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Troubled EV maker Fisker closing Manhattan Beach headquarters

The Fisker Ocean SUV, a competitor to Tesla's Model Y, was released last year to mixed reviews.
(Allen J. Schaben / Los Angeles Times)
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In an effort to stave off bankruptcy, electric-vehicle maker Fisker Inc. is closing its Manhattan Beach headquarters and has secured a $3.5-million lifeline as it continues to explore an acquisition or other strategic alternative.

The troubled company, which had about 300 employees in the 72,000-square-foot offices at the end of March, is moving its remaining workers to an engineering and distribution facility in La Palma in Orange County, said a person familiar with Fisker’s operations who was not authorized to comment.

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In all, the company had roughly 1,135 employees as of mid-April, following an announced 15% cut to its workforce.

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Fisker has been attempting to avoid bankruptcy since March, when it announced that talks over a strategic alliance with a major automaker had ended, squelching a deal that would have given it $150 million in new financing.

That caused its shares to collapse to pennies, prompting the New York Stock Exchange to delist the stock, which violated another debt agreement the company struck with an investor last year, according to a regulatory filing.

A major automaker, said to be Nissan, was reportedly in talks to invest in Fisker. Nissan was considering making the Fisker Alaska truck at a U.S. plant — a deal that would come with a $400-million investment, Reuters first reported. Fisker did not confirm the reports.

Fisker announced this week that it secured a $3.5 million short-term loan, as it continues to operate and sell its midsize Ocean SUV. The note is due June 24 and has the potential to increase to $7.5 million.

The Ocean, a competitor to Tesla’s Model Y, was released last year to mixed reviews; some praised its build and styling, but the car has been plagued by software glitches.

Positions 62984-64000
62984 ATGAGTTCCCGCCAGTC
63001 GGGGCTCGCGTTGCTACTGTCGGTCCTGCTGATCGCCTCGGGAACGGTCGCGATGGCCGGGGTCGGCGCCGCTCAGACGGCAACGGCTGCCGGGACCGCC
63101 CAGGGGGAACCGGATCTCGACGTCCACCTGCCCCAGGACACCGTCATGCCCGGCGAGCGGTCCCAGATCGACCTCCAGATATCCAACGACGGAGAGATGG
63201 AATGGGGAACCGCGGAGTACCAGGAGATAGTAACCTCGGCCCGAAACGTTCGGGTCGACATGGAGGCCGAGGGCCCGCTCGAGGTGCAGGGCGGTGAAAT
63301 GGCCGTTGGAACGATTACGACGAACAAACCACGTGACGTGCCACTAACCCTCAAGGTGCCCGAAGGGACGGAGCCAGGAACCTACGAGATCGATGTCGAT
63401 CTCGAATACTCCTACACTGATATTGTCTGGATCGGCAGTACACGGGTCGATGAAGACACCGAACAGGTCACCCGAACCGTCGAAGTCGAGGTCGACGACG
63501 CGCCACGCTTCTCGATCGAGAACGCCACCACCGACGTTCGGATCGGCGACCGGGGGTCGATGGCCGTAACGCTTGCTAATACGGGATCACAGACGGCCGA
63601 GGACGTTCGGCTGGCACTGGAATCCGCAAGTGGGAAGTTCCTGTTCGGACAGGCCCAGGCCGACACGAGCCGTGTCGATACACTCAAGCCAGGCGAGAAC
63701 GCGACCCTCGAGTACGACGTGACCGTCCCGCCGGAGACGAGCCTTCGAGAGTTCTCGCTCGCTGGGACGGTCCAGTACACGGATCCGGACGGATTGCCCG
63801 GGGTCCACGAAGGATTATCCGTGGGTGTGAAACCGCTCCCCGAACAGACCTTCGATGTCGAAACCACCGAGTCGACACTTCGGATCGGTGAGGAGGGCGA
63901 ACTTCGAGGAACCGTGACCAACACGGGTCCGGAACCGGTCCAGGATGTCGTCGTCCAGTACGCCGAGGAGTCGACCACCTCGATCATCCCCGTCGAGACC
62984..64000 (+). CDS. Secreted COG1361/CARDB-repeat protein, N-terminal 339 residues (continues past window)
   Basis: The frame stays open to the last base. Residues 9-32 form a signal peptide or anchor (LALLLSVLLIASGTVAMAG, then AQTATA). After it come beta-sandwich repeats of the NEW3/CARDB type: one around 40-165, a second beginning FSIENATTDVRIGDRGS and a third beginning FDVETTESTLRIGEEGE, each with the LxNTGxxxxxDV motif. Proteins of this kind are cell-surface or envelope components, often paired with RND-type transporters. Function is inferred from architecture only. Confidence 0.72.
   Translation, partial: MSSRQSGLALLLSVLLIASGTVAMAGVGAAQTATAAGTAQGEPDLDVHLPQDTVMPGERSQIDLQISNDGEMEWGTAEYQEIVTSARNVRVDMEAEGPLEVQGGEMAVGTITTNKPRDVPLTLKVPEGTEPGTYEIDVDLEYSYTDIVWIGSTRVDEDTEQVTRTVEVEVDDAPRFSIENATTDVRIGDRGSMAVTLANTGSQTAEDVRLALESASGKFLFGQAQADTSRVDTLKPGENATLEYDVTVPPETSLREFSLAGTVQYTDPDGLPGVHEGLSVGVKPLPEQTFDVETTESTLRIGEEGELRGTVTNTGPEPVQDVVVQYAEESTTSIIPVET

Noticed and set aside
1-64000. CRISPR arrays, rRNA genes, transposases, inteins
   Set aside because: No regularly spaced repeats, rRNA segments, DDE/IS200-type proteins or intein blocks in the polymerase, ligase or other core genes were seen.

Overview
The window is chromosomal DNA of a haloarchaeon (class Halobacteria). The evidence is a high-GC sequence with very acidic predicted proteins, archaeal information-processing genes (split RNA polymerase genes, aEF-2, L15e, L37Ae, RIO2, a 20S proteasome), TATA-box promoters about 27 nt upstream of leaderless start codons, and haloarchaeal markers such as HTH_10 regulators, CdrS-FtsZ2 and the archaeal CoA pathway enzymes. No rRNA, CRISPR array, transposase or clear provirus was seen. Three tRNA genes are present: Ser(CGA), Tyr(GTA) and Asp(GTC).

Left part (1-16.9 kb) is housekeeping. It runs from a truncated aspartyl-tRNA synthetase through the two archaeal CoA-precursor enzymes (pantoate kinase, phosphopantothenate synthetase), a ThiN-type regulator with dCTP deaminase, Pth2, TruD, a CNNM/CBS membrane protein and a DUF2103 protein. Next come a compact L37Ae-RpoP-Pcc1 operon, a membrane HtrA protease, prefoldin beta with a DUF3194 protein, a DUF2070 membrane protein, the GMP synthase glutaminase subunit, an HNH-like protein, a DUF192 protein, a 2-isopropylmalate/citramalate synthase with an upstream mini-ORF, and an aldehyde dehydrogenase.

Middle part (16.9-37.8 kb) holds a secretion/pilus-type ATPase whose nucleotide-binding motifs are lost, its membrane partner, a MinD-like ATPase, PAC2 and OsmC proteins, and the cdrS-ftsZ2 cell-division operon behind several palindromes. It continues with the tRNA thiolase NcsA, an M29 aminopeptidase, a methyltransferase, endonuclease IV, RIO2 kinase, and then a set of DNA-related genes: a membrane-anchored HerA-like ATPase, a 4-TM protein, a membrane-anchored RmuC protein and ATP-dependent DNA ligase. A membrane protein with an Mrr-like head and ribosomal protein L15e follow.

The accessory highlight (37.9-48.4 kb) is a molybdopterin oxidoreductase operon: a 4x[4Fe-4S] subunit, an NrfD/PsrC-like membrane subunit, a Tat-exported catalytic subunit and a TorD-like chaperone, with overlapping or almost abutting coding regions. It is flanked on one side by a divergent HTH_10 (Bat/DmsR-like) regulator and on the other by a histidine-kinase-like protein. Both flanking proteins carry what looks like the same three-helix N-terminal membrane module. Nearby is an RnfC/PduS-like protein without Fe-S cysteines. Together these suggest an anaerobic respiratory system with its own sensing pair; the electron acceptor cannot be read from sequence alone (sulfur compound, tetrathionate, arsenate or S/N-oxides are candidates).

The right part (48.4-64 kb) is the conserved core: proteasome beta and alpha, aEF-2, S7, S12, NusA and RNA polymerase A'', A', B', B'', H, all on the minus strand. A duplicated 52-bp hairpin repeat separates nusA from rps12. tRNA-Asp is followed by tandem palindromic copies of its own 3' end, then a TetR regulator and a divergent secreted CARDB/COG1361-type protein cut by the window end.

The National Highway Traffic Safety Administration has four investigations into the vehicle, including one opened this month after complaints that the SUV’s automatic emergency braking system randomly triggered.

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Other probes are looking into reports that a door on the Ocean will not open and complaints about a loss of braking performance. The company has said it is working with the regulator.

Fisker said this week that it had added three dealers to its networks in California and New Jersey, which it began building after a plan to sell direct to consumers — like Tesla does — didn’t pan out. It also announced additional price cuts on some Ocean models.

In March, Fisker slashed the price on its entire lineup of 2023 Oceans by more than 30%. The company also said that it had paused production at its contract manufacturing plant in Austria, which produced about 10,200 Oceans last year.

Fisker was founded in 2016 by noted car designer Henrik Fisker, who has said the Ocean was inspired by California. The SUV features a full-length solar roof, an interior composed of “vegan” recycled plastic and a drop-down rear window that can fit a surf board.

Fisker is not the only startup that has been struggling amid a slowdown in the domestic market for electric vehicles and a rise in interest rates.

Rivian Automotive, an Irvine maker of electric trucks, has informed state officials it will lay off more than 120 employees beginning in June. In February, the company announced it was cutting 10% of its workforce. The company’s shares have lost more than half of their value since last year.

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